Still speaking Greek in Italy

When the classic Greeks expanded their empire in the 8th and 7th centuries BC, many colonies were established on faraway maritime seaboards, such as the Black Sea* and Massalia (modern Marseille). Naturally, nearby southern Italy was one of the earliest places where they settled.

The Greek empire finally crumbled in 168 BC, giving way to the Roman empire, but to this day there are traces of those ancient (and medieval) Greek communities. In southern Italy there still remains a linguistic minority known as the Grici people, who live in the region of Calabria and the peninsula of Salento[1].
The Grici speak Italiot Greek otherwise known as Salentino-Calabrian. Italiot Greek consists of two dialects: Salentino Greek (Griko) and Calabrian Greek.

The Italiot-speaking area of Salento comprises nine small towns in the Grecìa Salentina region (Calimera, Martano, Castrignano de' Greci, Corigliano d'Otranto, Melpignano, Soleto, Sternatia, Zollino and Martignano), with a total of 40,000 inhabitants. The Calabrian Greek region also consists of nine villages in Bovesia, (including Bova Superiore, Roghudi, Gallicianò, Chorìo di Roghudi, Bova Marina and Melito di Porto Salvo) plus four districts in the city of Reggio Calabria (San Giorgio Extra, Rione Modena, Arangea and Sbarre), but its population is significantly smaller, with around only 2000 inhabitants.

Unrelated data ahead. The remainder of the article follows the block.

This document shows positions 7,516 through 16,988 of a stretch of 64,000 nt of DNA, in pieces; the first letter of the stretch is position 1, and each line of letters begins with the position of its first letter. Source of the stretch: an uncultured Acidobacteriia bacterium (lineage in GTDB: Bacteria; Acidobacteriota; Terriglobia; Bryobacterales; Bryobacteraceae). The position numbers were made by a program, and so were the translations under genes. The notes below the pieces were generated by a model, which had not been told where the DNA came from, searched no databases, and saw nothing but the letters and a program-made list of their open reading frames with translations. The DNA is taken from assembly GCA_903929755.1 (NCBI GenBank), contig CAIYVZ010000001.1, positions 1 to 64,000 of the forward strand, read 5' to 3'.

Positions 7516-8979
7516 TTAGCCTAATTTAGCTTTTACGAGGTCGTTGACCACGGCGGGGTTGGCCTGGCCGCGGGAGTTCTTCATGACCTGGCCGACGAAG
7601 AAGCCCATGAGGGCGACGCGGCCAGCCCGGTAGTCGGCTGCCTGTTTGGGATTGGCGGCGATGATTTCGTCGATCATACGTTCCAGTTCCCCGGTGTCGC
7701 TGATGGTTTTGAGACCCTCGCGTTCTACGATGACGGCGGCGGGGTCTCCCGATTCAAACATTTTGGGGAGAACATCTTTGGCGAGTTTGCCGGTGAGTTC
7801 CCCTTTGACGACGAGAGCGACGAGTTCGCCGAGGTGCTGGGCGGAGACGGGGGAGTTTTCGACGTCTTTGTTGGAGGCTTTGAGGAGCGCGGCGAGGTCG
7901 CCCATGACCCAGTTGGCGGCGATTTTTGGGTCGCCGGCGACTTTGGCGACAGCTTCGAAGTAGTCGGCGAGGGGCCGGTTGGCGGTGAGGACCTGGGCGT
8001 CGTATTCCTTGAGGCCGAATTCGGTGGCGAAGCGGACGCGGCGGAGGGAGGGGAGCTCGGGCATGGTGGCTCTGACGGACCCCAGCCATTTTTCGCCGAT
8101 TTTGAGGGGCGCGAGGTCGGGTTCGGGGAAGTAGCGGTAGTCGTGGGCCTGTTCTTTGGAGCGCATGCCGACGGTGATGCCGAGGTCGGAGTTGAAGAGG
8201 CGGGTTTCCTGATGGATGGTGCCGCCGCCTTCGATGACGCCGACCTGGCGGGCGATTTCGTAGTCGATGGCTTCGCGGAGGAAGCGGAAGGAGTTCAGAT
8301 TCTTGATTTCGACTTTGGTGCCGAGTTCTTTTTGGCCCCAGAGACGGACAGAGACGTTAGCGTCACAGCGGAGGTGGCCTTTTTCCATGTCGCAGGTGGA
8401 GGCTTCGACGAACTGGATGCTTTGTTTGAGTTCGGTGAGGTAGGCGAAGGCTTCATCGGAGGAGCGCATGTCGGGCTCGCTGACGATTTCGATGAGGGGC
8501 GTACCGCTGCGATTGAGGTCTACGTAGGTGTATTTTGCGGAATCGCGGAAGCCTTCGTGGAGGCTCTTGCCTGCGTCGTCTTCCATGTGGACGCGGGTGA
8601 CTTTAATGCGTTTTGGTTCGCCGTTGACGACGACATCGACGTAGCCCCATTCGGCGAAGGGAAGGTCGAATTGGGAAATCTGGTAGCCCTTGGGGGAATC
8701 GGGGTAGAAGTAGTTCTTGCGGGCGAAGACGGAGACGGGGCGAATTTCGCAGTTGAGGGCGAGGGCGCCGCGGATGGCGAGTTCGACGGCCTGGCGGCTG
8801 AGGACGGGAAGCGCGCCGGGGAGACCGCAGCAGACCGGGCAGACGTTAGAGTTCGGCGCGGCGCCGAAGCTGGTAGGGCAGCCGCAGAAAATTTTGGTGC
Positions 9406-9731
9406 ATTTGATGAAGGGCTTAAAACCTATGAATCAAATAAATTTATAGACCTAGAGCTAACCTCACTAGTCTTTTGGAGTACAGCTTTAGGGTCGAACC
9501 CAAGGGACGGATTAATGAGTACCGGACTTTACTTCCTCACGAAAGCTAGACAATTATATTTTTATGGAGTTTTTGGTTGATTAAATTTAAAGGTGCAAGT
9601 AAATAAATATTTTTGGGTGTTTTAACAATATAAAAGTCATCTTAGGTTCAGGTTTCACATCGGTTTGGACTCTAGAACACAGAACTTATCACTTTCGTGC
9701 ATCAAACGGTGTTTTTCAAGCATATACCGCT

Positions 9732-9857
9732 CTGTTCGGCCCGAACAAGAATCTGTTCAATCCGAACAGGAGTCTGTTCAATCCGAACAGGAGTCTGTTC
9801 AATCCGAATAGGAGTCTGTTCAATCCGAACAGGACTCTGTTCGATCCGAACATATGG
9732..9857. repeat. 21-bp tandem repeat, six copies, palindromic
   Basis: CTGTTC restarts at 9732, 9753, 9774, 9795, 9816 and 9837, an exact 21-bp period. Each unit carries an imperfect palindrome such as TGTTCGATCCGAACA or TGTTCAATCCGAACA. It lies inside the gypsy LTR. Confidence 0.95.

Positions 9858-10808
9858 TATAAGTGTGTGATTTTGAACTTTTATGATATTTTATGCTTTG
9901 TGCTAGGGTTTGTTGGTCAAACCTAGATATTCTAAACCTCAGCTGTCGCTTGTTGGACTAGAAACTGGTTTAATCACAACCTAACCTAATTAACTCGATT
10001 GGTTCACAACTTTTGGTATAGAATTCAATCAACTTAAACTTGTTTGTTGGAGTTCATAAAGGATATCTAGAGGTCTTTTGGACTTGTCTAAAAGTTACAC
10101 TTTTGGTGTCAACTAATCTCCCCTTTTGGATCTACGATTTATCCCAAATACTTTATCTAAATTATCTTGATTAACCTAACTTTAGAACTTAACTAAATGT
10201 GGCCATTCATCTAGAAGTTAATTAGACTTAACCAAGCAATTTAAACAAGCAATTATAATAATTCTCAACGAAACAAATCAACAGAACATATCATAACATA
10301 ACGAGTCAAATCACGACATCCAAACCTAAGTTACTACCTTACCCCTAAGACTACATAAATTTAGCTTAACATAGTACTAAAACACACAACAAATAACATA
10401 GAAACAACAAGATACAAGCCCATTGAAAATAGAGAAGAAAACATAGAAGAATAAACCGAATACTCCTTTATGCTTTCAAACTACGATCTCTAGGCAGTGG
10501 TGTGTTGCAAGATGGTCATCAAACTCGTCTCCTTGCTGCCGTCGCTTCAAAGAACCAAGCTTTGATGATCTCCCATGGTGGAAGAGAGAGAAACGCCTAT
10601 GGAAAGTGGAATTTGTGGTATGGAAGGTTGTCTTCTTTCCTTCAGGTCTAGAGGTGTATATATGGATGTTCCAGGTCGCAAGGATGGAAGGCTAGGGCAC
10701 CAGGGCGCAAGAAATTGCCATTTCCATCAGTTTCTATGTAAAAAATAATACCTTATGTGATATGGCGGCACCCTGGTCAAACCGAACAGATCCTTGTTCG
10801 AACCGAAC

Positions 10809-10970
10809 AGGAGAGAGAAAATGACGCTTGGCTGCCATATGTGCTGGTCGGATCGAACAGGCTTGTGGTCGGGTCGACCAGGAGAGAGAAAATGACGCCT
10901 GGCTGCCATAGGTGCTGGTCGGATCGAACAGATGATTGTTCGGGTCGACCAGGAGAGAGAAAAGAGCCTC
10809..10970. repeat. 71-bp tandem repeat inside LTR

Once, the two areas were much larger: in the 16th century, the Greek area in Calabria took in about 25 villages, while in Puglia Greek was spoken in the 15th century covering the whole Salento coastal strip between Mardo and Gallipoli in the west up to the edge of Malendugno-Otranto in the east. Outside this area it appears that Greek was also spoken at Taviano and Alliste.

Both dialects are slowly getting extinct. Younger people hardly speak it anymore and a shift to South Italian is proceeding rapidly.

Some Greek linguists consider Griko to be a Modern Greek dialect and often call it Katoitaliotikà (Κατωιταλιώτικα, 'Southern Italian') or Grekanika (Γρεκάνικα). Not so, the dialect comes directly from Ancient Greek and particularly from the Doric Greek once spoken extensively in the region. Griko and modern Greek are partially mutually intelligible. The dialect has evolved and in many cases, the final '-s' has been lost (i.e. gaidaros (donkey) becomes gadaro in Griko. Moreover, a future tense does not exist in this dialect; it is replaced by the present tense.

* On the northern coast of the Sea of Azov in southern Ukraine and Russia, Rumeíka (Ρωμαίικα) or Mariupolitan Greek is a Greek dialect still spoken in 17 villages.

[1] Valeria Baldissera: Il dialetto grico del Salento: elementi balcanici e contatto linguistico - 2013. See here.

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